It can be difficult to choose whether or not a ceramic knife is right for you. There are many things to consider when purchasing a ceramic knife; whether your main goal is to get an efficient, always sharp, lightweight pocket knife, or getting the ultimate long lasting kitchen knife. It’s very easy to get enthusiastic over a great ceramic knife, but you must also be aware of the disadvantages of owning such a knife.
Why Would You Want One?
There are basically two main purposes for a ceramic knife. One is a lightweight, every day carry pocket knife that is used mostly for simple tasks. Ceramic blades are non-magnetic, and extremely sharp, so there might be certain types of people who can take advantage of a ceramic EDC. The second is for every day use in the kitchen. Ceramic kitchen knives are extra sharp, and don’t need to be sharpened as often because they hold their edge extremely well.
Most all ceramic knives are made from a compound called zirconium oxide. No need to review your chemistry notes; this material is one of the hardest material compounds in the world and could be considered second to diamonds. Similar to diamonds, ceramic blades can be sharpened razor sharp and last a long time. However, being the hardest knife doesn’t mean toughest. Ceramic blades are fragile, brittle, and easily breakable or chipped if not used properly. They don’t bend like metal knives. Ceramic knives are not good for cutting hard things like chopping bone, or frozen food, and other ceramic or glass materials. If you decide that a ceramic blade is right for you, then you will have to be careful what you use your ceramic knife on.
Another downside is that ceramic knives can be more expensive when compared to metal knives. That is because you are paying for one of the sharpest knives you can get with little to no maintenance.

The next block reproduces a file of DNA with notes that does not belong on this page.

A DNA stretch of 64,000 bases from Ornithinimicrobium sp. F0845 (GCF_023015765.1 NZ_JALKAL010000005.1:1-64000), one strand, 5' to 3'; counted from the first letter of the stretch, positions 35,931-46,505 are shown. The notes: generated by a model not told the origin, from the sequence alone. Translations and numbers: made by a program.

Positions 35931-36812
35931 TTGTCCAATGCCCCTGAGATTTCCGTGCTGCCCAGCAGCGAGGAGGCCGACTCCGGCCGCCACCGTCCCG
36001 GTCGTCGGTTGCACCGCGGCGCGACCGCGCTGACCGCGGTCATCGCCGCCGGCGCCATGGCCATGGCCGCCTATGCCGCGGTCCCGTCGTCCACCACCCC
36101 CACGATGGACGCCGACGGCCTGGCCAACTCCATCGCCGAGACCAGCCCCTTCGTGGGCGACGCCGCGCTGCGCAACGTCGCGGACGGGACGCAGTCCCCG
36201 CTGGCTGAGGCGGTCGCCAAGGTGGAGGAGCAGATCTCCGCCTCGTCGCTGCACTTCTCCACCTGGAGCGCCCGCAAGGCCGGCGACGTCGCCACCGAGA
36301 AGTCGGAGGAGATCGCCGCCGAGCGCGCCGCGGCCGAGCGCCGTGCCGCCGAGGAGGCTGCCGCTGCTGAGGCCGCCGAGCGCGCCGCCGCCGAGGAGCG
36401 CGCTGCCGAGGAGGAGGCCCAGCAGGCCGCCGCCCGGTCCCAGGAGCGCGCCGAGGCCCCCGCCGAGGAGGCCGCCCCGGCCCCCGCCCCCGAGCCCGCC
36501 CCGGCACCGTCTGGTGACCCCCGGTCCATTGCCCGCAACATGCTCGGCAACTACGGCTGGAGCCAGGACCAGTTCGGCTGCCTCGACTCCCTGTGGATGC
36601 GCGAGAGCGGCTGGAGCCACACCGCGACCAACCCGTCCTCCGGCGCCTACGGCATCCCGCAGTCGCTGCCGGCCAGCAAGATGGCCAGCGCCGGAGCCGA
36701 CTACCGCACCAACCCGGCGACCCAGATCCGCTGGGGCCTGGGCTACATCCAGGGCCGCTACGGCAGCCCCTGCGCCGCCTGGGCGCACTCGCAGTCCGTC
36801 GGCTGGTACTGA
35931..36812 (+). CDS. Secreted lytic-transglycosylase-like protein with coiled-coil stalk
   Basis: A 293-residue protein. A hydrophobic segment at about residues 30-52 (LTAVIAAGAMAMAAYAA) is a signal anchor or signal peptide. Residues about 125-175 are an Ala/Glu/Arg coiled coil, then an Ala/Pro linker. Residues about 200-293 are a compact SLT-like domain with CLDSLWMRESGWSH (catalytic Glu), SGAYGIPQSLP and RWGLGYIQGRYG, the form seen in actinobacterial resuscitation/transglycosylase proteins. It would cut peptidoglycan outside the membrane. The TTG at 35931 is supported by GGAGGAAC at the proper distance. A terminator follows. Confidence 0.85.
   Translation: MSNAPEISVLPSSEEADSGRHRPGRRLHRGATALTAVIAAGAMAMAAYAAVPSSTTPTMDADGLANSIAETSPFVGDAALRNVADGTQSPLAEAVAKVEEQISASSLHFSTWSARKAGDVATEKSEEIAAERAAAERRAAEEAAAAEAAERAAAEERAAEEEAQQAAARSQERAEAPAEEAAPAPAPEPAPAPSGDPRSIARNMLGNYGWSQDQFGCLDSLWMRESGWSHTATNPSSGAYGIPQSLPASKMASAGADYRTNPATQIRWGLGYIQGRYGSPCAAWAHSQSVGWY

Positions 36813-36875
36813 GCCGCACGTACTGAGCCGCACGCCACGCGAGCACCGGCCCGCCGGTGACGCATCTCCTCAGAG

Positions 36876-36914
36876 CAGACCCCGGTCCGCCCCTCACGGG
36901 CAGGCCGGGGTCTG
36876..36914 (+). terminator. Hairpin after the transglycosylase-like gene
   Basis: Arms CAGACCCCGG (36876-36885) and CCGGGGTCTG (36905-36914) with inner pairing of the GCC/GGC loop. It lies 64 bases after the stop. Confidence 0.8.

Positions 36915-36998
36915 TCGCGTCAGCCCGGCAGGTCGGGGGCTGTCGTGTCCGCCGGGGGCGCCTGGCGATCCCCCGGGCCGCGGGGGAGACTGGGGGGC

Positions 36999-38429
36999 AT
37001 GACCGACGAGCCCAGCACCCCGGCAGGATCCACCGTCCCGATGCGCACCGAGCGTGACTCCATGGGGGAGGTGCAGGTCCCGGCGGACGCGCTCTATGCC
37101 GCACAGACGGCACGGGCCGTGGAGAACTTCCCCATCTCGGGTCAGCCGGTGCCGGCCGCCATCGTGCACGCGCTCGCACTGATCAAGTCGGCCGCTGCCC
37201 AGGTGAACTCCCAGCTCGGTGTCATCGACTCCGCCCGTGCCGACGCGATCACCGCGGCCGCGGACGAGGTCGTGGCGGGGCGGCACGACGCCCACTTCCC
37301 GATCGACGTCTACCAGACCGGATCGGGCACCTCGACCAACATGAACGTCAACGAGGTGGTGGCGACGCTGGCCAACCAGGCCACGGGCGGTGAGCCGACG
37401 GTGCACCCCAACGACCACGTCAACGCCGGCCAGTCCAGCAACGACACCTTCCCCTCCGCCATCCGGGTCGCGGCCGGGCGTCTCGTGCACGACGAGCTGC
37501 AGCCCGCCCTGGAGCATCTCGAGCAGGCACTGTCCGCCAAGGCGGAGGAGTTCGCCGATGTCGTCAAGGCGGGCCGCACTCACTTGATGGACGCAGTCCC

You can find great quality ceramic knives that for the cost can retain a sharp edge for an impressive amount of time. Many owners claim that these knives will stay sharp 10 to 15 times longer than their steel counterparts. Considering the overall life of the blade and cost, an owner can justify replacing a ceramic knife at cost rather than shipping it to get sharpened.
Ceramic blades are very light, so many do not need that much compensation in material to balance the knife. That leaves durability and grip to be the focus of the handle.
Ceramic blades are also very hygienic. They are extremely safe and clean to use the blade on fish then meat since the material used is so dense that it does not have pores to carry odor or bacteria.
The best part about ceramic blades is that because they are not metal, they are 100 percent rust free.
When purchasing a ceramic knife, in fact almost any knife, there are several things I like to consider. One blog post that I came across that I feel organized all my thoughts and worded it simply and clearly was on the site for “Ceramic Knife Reviews.”
The link is:
Ceramic knives are one product where it is not as necessary to purchase the highest priced model to receive a high performance knife. The purpose and use I feel is limited, but if the shoe fits, it will be a great shoe that you can put a lot of miles on.